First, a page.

This is Why We Can’t Have Nice Things
It seems whenever I buy something new, something bad happens to it.
Within a week of buying every new car, someone’s car door or a stray shopping cart has made a little dent in the side of it.
I was reminded of this truism this morning. I was looking at our kitchen table and the somewhat faded big red stain right in the center.
Flash back 10 years. We had 2 young kids, and our old kitchen table had permanent marker and glitter glue indelibly embedded in it from, well, 2 young kids.
I was tired of looking at that crappy old table so we started fresh with a beautiful new oak table. We admonished our kids to always put something on top of the table before starting art projects. Which they absolutely did, for a day or two anyway.
A week or so later I came home from a hard day of coin dealing and immediately noticed a large red stain on the new table. It looked as though someone slaughtered a meduim-sized animal there. Neither kid did it, of course.
I set to work on removing it, but that stain wouldn’t budge. That was a decade ago.
Every week since, when we clean the house and after every meal we give that stain an extra hard scrubbing. The stain is still there, but it has faded very slightly. I propose that the US Navy use whatever ink that stain was made from to coat our nuclear submarines; we’d never have to paint them again.
Why do I bring this up? Well, partly because that stain still really bugs me when I see it, but mostly to make a point about coins. Yes – this really does relate to coins.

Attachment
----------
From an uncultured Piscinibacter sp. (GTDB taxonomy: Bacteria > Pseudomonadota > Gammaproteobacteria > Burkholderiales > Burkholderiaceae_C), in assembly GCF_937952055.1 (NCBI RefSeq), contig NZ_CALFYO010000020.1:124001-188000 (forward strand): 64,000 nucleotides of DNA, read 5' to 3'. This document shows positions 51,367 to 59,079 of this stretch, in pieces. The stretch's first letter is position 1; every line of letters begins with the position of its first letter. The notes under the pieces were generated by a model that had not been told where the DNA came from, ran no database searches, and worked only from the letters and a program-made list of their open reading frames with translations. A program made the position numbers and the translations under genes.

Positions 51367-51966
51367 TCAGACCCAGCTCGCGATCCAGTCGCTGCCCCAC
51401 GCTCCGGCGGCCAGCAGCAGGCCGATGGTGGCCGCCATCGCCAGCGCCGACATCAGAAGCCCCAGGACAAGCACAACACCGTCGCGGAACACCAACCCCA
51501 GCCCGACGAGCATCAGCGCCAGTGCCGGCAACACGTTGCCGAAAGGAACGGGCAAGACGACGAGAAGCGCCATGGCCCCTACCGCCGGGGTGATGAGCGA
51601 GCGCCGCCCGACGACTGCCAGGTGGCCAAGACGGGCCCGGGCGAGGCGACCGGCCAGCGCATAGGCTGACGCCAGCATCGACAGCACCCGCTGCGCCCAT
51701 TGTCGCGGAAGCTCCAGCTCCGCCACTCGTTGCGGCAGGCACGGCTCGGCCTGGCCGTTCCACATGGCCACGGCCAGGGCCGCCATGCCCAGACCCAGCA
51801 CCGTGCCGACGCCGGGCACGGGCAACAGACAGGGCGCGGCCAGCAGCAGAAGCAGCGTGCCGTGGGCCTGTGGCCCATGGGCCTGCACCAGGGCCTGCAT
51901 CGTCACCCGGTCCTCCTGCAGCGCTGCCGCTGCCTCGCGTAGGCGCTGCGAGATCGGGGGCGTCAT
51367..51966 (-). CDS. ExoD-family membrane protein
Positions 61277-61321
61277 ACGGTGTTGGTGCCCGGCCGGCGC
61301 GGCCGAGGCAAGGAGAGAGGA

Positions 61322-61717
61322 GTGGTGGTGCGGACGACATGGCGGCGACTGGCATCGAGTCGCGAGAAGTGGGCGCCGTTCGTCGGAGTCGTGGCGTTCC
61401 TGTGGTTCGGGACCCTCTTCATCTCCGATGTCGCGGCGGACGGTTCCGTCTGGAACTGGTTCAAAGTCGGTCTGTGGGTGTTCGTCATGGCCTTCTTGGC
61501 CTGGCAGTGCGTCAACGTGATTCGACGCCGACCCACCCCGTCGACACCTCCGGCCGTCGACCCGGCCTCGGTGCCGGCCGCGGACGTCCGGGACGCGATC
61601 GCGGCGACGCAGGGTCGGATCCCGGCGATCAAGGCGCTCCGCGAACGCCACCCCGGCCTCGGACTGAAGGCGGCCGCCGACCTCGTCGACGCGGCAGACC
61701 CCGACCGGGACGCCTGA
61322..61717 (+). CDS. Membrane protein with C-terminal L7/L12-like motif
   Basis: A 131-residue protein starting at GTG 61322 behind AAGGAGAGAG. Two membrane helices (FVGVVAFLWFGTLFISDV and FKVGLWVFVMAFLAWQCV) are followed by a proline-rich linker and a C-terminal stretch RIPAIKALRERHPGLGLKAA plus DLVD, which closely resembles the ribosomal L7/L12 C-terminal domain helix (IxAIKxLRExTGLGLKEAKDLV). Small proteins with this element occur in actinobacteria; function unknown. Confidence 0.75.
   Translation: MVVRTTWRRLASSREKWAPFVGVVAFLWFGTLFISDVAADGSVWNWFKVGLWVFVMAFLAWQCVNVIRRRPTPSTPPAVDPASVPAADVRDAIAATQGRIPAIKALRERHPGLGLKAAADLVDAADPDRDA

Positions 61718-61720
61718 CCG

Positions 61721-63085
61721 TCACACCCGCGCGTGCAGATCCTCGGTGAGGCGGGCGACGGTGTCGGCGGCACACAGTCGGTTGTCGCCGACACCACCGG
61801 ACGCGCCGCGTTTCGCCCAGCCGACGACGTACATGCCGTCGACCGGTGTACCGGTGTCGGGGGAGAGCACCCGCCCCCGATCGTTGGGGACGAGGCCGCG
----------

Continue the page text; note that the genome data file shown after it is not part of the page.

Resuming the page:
I was reminded of humans’ frequent failure to keep nice things in pristine condition when I purchased a collection from a local estate. It was a large collection consisting of very ordinary coins – circulated common date Morgan dollars, dateless Buffalo nickels, oodles of wheat cents and so on.
But in the midst of this there was a Morgan dollar. A beautiful, unmarred, superb uncirculated 1885 Morgan dollar (see below). It seemed to glow in the dark, especially in that morass of “stuff”. How did it remain in this condition for all these years? And how did it end up in there? Seeing it in the midst of that typical, beat up coinage reminded me that every single high grade coin still in existence is a little round miracle.
These objects were made to be used, and used hard. When we see one that has somehow escaped the fate of nearly all of their brethren it gives me a renewed appreciation for each of them.